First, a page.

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Submitted by Robert Naiman on 24 February 2012 - 6:10pm
The media war fever for military confrontation with Iran has grown so great that even the media noticed. Writing in the New York Times, Scott Shane asked the reasonable question: how is it that we're having a war fever with Iran, when polls show that after ten years, the American public is weary of war?
A key part of the story is that we've had a one-sided political debate about Iran. Major media are often ambivalent about the degree to which it's really their responsibility to educate the public about basic facts - like the fact that the U.S. government is quite confident that Iran is not now trying to build a nuclear weapon. Instead, the media's default position often is to reflect what they perceive to be going on in the political debate. And what the media largely perceive is that one side - the non-Ron Paul Republican presidential candidates, the Lieberman-Graham-McCain axis, and the pro-Likud lobby groups and think tanks - is pushing aggressively toward military confrontation, and the other side - the Obama Administration - is saying, well, not so fast, without strongly and consistently challenging some of the core assumptions of the pro-war voices.
Largely missing from the recent political debate, until now, has been a full-throated defense of diplomatic engagement with Iran towards negotiated agreements that would resolve or mitigate international concerns about its disputed nuclear program, thereby pushing back the prospect of military confrontation.
But that could change. Representatives Keith Ellison [D-MN] and Walter Jones [R-NC] are currently circulating a Congressional letter to President Obama urging the President to redouble U.S. efforts towards a diplomatic agreement.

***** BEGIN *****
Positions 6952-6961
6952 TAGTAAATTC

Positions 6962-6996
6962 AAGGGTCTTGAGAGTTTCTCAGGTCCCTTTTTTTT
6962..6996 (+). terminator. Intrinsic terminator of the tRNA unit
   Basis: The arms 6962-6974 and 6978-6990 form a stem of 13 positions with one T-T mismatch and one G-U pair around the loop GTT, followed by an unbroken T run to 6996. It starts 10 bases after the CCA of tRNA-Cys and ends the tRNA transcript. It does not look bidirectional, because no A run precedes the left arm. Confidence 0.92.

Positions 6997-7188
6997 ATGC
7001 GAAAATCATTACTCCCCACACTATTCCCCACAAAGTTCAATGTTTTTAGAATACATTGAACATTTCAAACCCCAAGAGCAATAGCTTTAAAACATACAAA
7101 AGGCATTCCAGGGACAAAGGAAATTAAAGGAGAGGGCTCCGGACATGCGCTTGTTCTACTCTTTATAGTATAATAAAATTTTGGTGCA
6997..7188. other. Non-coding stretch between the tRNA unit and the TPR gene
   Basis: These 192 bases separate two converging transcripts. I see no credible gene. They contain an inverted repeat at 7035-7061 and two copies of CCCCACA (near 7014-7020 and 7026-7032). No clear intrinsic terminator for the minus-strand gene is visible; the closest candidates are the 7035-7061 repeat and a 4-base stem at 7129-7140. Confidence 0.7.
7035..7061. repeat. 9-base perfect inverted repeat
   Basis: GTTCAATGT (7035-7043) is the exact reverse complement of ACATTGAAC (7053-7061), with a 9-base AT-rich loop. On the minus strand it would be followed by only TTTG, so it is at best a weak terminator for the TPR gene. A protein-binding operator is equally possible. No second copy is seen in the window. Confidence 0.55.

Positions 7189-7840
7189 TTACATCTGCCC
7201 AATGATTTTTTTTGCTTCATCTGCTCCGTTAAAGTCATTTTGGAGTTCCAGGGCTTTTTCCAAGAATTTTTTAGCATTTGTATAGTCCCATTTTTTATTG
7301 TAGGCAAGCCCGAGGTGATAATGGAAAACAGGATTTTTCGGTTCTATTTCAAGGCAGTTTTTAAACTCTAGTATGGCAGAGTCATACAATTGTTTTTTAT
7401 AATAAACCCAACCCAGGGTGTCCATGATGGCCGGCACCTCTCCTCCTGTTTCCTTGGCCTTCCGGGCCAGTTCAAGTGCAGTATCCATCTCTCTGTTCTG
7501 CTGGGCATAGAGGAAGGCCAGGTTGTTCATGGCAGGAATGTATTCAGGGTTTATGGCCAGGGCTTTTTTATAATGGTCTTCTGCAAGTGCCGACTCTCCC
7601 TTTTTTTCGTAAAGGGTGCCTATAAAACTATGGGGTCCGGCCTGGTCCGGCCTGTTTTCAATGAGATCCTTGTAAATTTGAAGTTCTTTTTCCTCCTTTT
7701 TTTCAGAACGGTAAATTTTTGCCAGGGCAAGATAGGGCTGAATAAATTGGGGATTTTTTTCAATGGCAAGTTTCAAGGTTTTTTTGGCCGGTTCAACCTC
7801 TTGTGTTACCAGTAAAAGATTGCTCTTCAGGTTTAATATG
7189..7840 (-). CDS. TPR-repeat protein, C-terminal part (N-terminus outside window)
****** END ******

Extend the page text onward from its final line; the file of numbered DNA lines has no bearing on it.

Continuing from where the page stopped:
Submitted by Robert Naiman on 9 February 2012 - 3:55pm
Can Joe Lieberman Block Diplomacy with Iran that Would Prevent War? by Robert Naiman There's no question that some people in Washington would very much like for the U.S. to have a policy towards Iran whose endgame is war or externally-induced regime change. And they have a long-term strategy to bring this about, which is to block efforts at meaningful diplomacy, so that the only thing left on the table is war or externally-induced regime change.
Now, according to reports from DC, come Joe Lieberman and Lindsay Graham with a new bill. What does their bill seek to do? According to reports from people who have seen the draft bill, in its current form it seeks to block the President from having a policy to "contain" Iran if it develops nuclear weapons capability.
Jasmin Ramsey wrote Wednesday at LobeLog:
The key lines in the resolved [clauses] have been highlighted by a Washington policy expert:
"(6) Strongly rejects any policy that fails to prevent the Iranian government from acquiring a nuclear weapons capability and that instead would settle for future efforts to "contain" a nuclear weapons capable Iran;
(7) Urges the President to reaffirm the unacceptability of an Iran with nuclear-weapons capability and to oppose any policy that would rely on containment as an option in response to the Iranian nuclear threat." [my emphasis on variations of the word "capable" - RN]
Submitted by Robert Naiman on 13 December 2011 - 1:46pm
Today the House of Representatives is scheduled to vote -under "suspension," requiring a supermajority to pass - on a provision which would restore as policy the Cooties Doctrine of the early Bush Administration - U.S. officials can't meet with officials of the adversary du jour, because our officials might get contaminated.
What's remarkable isn't that some people in Washington would want to prohibit U.S. officials from having contact with Iranian officials. After all, some people in Washington want to have a war with Iran as soon as it can be arranged. What's remarkable is the possibility that the majority of Congressional Democrats might vote to approve the "Iran Cooties Provision." Aren't Democrats supposed to be the diplomacy party, not the war party?